Acute lymphoblastic leukemia (ALL) is the most common childhood cancer, but is less common in adolescents and young adults (AYA) and is rare in older adults. AYA is an age between 15 and 49 years, depending on the study. Patients with B precursor ALL-AYA are known to have worse outcomes and more treatment-related toxicities compared with children. The 5-year survival rate of ALL is higher than 90% in children [1], but falls significantly to 60–85% in adolescents and young adults ([2], pp. 3660–3668) and to less than 30% in older adults [3].
In terms of clinical and biological characteristics and response to treatment, AYA-ALL differs from the pediatric ALL population. Lower event-free and survival rates in AYA patients are due in part to unfavorable tumor biology. Although survival of adolescents and young adults with acute lymphoblastic leukemia has improved with the use of pediatric-inspired protocols [4], the results of those who relapse remain poor.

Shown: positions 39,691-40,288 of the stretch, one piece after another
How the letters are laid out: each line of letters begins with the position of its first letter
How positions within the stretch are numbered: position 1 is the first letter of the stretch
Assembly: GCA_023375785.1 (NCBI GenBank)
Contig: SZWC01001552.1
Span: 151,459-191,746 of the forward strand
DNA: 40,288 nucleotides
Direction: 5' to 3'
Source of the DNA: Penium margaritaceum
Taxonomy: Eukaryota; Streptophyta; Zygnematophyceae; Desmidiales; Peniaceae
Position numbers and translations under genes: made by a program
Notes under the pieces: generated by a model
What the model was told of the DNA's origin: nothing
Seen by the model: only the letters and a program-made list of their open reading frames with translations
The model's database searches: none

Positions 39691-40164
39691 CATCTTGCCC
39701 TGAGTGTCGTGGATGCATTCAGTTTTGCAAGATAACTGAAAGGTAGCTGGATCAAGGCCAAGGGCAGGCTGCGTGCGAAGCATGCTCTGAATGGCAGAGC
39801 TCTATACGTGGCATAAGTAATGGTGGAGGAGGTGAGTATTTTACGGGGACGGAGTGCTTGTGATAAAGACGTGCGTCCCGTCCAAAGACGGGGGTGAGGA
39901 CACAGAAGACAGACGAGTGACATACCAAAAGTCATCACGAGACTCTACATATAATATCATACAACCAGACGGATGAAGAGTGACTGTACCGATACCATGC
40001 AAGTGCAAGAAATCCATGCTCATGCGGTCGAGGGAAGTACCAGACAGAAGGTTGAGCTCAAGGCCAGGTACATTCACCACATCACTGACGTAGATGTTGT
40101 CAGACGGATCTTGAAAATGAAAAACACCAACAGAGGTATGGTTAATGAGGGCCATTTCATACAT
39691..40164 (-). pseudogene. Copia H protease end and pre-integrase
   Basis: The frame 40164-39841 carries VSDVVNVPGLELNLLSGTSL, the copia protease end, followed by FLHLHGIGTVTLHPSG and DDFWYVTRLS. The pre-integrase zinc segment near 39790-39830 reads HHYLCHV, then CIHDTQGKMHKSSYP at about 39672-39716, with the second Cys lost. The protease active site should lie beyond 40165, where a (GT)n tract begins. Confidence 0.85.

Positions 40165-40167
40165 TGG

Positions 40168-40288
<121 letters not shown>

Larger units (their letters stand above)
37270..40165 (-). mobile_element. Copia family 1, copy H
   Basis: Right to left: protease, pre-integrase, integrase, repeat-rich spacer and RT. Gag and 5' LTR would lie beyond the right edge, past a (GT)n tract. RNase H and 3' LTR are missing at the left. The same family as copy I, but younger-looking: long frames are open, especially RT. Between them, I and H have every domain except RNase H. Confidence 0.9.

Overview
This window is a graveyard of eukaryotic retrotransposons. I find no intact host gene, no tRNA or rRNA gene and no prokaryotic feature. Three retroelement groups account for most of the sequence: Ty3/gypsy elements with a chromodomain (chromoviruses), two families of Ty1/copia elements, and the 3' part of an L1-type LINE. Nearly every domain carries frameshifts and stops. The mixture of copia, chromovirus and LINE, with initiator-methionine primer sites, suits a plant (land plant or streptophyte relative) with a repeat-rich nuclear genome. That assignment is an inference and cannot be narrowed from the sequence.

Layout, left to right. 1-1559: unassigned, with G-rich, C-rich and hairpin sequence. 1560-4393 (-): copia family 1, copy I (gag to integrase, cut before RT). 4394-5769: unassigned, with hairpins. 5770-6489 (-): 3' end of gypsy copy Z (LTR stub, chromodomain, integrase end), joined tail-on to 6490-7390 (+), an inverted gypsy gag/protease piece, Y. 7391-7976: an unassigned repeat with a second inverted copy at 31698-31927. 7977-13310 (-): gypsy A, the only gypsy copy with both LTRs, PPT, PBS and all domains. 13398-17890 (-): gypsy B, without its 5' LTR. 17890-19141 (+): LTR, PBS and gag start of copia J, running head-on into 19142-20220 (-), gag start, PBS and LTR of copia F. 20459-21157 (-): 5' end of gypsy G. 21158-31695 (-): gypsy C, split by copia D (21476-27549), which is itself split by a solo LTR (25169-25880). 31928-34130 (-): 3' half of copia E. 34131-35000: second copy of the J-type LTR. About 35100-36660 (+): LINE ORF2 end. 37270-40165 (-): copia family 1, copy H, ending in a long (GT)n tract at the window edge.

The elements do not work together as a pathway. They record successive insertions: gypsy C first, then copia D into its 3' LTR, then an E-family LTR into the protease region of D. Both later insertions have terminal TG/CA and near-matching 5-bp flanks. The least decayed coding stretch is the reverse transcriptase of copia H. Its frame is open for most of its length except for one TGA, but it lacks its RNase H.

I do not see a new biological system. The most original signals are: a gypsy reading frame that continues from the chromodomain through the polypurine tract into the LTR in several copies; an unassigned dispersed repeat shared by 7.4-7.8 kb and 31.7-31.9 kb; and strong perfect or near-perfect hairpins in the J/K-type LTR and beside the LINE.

The Philadelphia chromosome (Ph) is the most common cytogenetic abnormality in adult patients with acute lymphoblastic leukemia, occurring in about 20% to 30% of all cases [5]. The incidence increases with age and represents the most common form of ALL in the elderly population and is therefore a relatively rare event in AYA (less than 20%) [6]. Patients with Ph-positive ALL are at increased risk for central nervous system (CNS) involvement and an aggressive clinical course. Historically, they have had worse outcome compared to their Ph-negative counterparts [7]. However, the outcomes of patients with Ph-ALL have changed dramatically with the addition of tyrosine kinase inhibitors (TKI) to cytotoxic chemotherapy, increasing the rate of complete response to as high as 90% [8].
Risk stratification by cytogenetics and molecular genetics reflects the prognostic heterogeneity of ALL that determines which patients are at a high risk of relapse and should be considered for more intensive treatment strategies, including allogeneic stem cell transplantation.